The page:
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When 12th Street Talks…

Posted by Larry Doyle on March 3, 2009 11:00 AM |

As I continue to develop the product at Sense on Cents, I will look to deliver a variety of angles and perspectives on the markets, the economy, and the world of global finance. On that note, my friends at 12th Street Capital are willing to allow me to share their insights into the mortgage market.

In the spirit of full disclosure, I have no professional relationship with 12th Street Capital. My brother, Kevin Doyle, works at 12th Street and is gracious enough to allow me to share this commentary with you, my readers. As we look to navigate the economic landscape, I thought this 12th Street piece may prove insightful. While there are some technical terms used in this piece, I do not want to edit and have it lose its integrity. Any questions, please do not hesitate to ask!!

Enjoy….and thank you 12th Street!!

12th Street Capital Market Commentary
1. As the snow blanketed the Northeast corridor, the stock market cratered under the weight of more bad economic news, questions of solvency, investor capitulation, and comments from the Oracle himself. Closer to home in the securitized mortgage market the continued negative sentiment revolving around the economy and the government’s uncertain response to the problems continues to apply downward pressure to just about any sector of the market that still has room to go lower. There was a sizeable list of mostly pay-option super-senior bonds that traded at prices roughly 10% lower than where similar bonds traded 10 days ago. It comes as no surprise that liquidity and risk premium are becoming more and more expensive. Tuesday looks to be a very busy day with no less than 15 distinct bid wanteds. We showed out the first of 5 lists that constitute a $2bln CDO liquidation. Please let me know if for some reason you didn’t see it from us.

2. In the subprime AAA space we have seen a consistent move lower in prices to go along with the payoption seniors. We saw sizeable markets yesterday in ’07 vintage LCF bonds that remain sequential if/when all subordinate bonds are extinguished. The markets were widely shown at 8-00 x 10-00, which represents at least a 2 point drop (or ~ 20% lower price) from 10 days ago. The good news is that it appears there is some retail demand at this level.

3. We remain a proponent of the seasoned Heloc paper as well as certain fixed rate 2nds deals. We continue to seek AMBAC wrapped fixed 2nd lien deals and FGIC wrapped helocs. We also are looking for MTA Basis IO and Subprime 3rd
pay Senior bonds that go pro-rata after the subordinate bonds have been written off.

4. The headline parade continues. The more I watch the politicians (local, state, and federal) throw up against the wall any and all proposals, the less confidence I have in any of these proposals actually taking hold. The two latest revisions: first, the House is now re-considering the Cramdown legislation that would make Chapter 13 Bankruptcy filing only a “last resort” after all voluntary mortgage modifications have been exhausted. Also, California issued a toothless 90 day moratorium on foreclosures, for the ban would not apply to any servicers that have modifications programs in place that target a 38% DTI for borrower payments. I’m not passing judgement on cramdowns or foreclosure moratoriums here as much as I am just plain tired of the politicians grabbing sound bites only to end up missing on the actual delivery.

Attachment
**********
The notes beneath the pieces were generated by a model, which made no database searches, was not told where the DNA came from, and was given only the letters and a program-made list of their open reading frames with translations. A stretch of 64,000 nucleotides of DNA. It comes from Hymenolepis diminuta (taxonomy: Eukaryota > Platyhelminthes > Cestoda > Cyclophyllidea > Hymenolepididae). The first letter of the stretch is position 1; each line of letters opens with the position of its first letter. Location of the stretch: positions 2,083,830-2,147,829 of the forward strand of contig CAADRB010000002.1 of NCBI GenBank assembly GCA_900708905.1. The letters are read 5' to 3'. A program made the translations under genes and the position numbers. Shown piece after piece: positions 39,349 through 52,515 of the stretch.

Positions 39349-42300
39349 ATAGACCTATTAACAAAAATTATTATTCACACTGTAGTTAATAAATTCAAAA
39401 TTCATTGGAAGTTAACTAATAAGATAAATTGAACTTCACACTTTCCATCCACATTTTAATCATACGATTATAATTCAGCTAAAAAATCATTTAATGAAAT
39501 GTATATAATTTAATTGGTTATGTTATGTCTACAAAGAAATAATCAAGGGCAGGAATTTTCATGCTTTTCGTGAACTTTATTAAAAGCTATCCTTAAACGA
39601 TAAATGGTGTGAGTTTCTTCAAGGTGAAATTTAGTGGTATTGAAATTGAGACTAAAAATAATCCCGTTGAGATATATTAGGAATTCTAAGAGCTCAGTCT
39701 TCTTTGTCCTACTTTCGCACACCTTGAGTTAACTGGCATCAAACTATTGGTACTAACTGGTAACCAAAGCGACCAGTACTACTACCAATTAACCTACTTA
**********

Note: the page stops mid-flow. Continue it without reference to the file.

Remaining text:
Thank you again 12th Street Capital!!

LD

  • Petricone456

    Larry,

    If I’m reading this commentary correctly it seems that there is still some bid in the residential mortgage markets for the highest quality mortgage paper (i.e. the FGIC/MGIC wrapped paper) but not so much in more risky paper (i.e. the Option ARM paper). This suggests to me a flight to quality.

    I’ve seen a bifurcation of CDS spreads in the CMBS market whereby AAA spreads have tighthened relative to the lower rated credits where spreads have blown out. This suggests to me a similar flight to quality. Roughly $300bn of commercial real estate mortgages are due in each of the years from 2009 to 2012. Are the climbing delinquencies/losses in CRE loans being reflected in widening of spreads on CMBS likely to deliver jabs our fragile globabl economy can’t stand? Conversely, will a sustained bid in the AAA market for CMBS be enough to inspire confidence in an otherwise tightfisted credit market? Any insight would be much appreciated.

    I’ve heard the adage that the best of loans are made in the worst of times, but I’m not sure what I perceive to be a flight to quality will inspire confidence in the commercial mortgage market and more importantly prevent yet another wave of troubling losses for banks.

    Thanks,
    Matt Petricone

  • Larry Doyle

    Matt,

    From what I understand the higher rated paper does have demand but as the commentary from 12th Street indicates it is at ever lower prices.

    The real concern in the markets is that defaults are going to continue to escalate and can the debt get refinanced. The governnment is trying to restart the consumer finance markets through the TALF.

    The concerns you raise are the same of many investors and analysts.






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